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Sunday Worship 11:00 A.M.



Trinity Community Lutheran Church congregation was established in 1913 by Icelandic pioneers of Point Roberts. Point Roberts is located 30 miles south of Vancouver British Columbia.  It is a unique peninsula on Georgia Straight, just south of the 49th parallel in Washington State.  The Point has a year round mild climate with half the annual rain fall of Vancouver, British Columbia.  It is surrounded on three sides by ocean which has attracted both Americans and Canadians to its shores.


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Reflection --- based on the Lenten Series/Affirmations

Affirmation: I Am sweeping out what holds me back from joyful living. I am choosing to ponder and give energy to the paths that lead to forgiveness in my own heart.

As we approach Holy Week, we may move into deeper places. The first part of this affirmation focuses on clearing out, specifically, the things that are blocking joy. Joy, as in the natural flow of joy in living. This joy is never the result of harming self or others. It is more like connecting in the moment, a happy-to-be-alive feeling. Does anything come to your mind, when you ponder -- "what can I take my broom to today or soon?" -- to dust off a space, to let go of something past. Maybe it is something in the long ago past, that would free up some energy now, for joy.

Now, the second part of the affirmation is about moving with energy, after some reflection, to take one step or two, towards forgiving. Forgiving a slight, a hurt, a mistake of your own or another's. In my experience, forgiveness is really hard, actually impossible, when the harm is really great, as in huge. And little harms, slights, can get tinged by the deeper bitterness of the larger harms -- the primal wounds of our warrior selves, perhaps. So, I am not for advocating, just forgive. And, I'm not for making it worse by adding on more wounds or harm. So, maybe, if you are in the position that you cannot forgive or even imagine forgiving, maybe you can ask at some time, that God forgive the harm.

And, then again, maybe it is that you might need to forgive God a little or a lot. That too can be hard. It just is what it is, hard.

We hear again and again, forgiveness is not for the abuser, as much as it is for the victim. It frees the victim in very many ways. But when the victim is crushed, she/he can't really think or understand what that might even mean. And faith in God may also have been crushed or bruised.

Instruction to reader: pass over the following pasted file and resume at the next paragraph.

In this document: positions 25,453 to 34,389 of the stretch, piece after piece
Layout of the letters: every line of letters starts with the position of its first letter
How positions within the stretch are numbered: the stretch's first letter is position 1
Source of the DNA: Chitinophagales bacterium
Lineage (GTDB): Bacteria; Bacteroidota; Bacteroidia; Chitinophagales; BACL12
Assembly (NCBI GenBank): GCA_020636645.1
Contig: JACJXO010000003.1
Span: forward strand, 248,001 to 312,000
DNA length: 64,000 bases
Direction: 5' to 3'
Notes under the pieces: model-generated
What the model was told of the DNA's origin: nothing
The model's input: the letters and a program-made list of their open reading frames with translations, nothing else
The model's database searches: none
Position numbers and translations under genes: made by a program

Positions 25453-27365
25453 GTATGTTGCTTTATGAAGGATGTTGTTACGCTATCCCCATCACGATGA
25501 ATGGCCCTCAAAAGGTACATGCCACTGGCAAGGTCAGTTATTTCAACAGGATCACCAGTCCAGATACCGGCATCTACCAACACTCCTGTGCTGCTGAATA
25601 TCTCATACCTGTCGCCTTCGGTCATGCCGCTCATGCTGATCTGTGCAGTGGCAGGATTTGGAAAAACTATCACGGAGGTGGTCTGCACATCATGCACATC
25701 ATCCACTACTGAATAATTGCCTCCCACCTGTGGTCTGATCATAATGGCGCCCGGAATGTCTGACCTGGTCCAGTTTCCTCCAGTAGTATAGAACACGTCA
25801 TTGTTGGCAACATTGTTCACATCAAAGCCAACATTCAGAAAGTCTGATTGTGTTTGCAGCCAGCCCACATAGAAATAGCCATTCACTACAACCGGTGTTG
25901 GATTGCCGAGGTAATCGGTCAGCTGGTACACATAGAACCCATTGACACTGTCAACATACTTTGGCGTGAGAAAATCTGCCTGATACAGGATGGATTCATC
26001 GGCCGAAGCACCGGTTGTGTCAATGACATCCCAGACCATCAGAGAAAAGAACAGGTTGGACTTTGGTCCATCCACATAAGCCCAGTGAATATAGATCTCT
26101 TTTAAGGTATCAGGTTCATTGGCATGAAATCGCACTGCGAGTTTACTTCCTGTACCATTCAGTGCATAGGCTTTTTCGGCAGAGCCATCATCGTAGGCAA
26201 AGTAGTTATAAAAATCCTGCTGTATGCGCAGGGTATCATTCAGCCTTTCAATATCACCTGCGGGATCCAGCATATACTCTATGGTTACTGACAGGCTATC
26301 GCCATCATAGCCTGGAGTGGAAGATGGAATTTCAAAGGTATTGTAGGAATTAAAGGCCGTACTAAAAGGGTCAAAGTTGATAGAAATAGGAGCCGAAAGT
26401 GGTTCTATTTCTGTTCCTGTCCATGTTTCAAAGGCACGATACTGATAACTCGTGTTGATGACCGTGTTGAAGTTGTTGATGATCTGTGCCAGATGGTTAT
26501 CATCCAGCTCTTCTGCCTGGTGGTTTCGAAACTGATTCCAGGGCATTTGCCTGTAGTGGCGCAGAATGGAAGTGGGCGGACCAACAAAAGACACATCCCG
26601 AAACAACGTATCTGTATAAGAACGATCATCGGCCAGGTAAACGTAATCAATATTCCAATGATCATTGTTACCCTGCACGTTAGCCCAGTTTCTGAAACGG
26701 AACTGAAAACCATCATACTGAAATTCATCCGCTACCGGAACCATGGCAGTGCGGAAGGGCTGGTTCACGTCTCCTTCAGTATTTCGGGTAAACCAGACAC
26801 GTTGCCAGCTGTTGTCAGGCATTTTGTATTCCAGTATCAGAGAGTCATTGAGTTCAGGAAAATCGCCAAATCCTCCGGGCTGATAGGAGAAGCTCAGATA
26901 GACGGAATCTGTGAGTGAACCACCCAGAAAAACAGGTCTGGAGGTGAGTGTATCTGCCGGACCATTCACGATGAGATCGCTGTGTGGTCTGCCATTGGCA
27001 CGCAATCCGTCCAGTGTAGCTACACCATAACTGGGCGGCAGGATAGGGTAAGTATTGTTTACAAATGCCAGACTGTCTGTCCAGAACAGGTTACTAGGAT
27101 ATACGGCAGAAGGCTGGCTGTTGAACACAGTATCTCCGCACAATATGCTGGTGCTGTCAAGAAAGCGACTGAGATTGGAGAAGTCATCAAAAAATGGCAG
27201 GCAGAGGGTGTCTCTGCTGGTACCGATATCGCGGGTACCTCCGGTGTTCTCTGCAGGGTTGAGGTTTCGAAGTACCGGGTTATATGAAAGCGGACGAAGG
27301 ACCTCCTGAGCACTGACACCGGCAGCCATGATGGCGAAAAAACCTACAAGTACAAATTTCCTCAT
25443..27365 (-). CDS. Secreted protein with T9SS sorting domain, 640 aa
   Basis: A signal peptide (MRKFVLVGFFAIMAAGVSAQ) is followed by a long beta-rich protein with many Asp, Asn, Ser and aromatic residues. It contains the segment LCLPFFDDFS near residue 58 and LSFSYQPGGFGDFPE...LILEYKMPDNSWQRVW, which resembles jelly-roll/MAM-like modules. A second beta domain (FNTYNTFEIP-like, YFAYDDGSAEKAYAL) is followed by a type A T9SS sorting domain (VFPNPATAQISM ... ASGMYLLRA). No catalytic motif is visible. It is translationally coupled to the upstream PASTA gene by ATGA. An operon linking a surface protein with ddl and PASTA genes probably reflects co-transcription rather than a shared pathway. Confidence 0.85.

Despite that, I have found, that transferring the forgiving for a time onto a Greater Power, a divine power, can bring an easing and a sense of moving in a direction that begins to free up the energy that brings more hope, and eventually more joy. I offer it as a possible strategy. And one day, maybe, it will be right to be the one forgiving. Beginning that journey, when you are badly wounded is a huge step to consider. Simply and slowly, whittling away at whatever needs forgiveness may be a good strategy until more healing, and more of the aspects of a better life have changed the dynamic and lightened the painfulness. And that risk, to ponder and give some energy to taking a path leading possibly to forgiveness, frees up some space for joy even now and, more joy down the road. And joy -- joy is good for the heart and for life. Joy is good medicine, it heals us deeply. During Holy Week, soon upon us, there is a special grace that comes into our world as we in the Christian world remember the sacred journey of Jesus, his challenges and his responses leading to his victory of the Resurrection. I hope, pray and wish that you will experience such grace - perhaps for the first time, perhaps right on schedule. God bless you!










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The time of year is coming upon us when we look deeply at the self: the day-to-day self and the higher self (the “soul-self” or spiritual self). We call this time of year Lent. If you grew up in a church it’s likely that when you were a child you were challenged to give something up that you really liked, “for Lent.” Back then, that was how we experienced “repentance;” another word for it would be deprivation, as that was how we sometimes experienced it. But at the same time, it was a spiritual challenge, the first “discipline” of the young Christian life. It was somehow supposed to make us stronger, wiser, more spiritual, more loving. Did it work for you?

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Summer Music Camp
"Rescue in the Night"

Giovani Lieti from “Le Nozze di Figaro” by W.A. Mozart arranged
by Patrick Liebergen 

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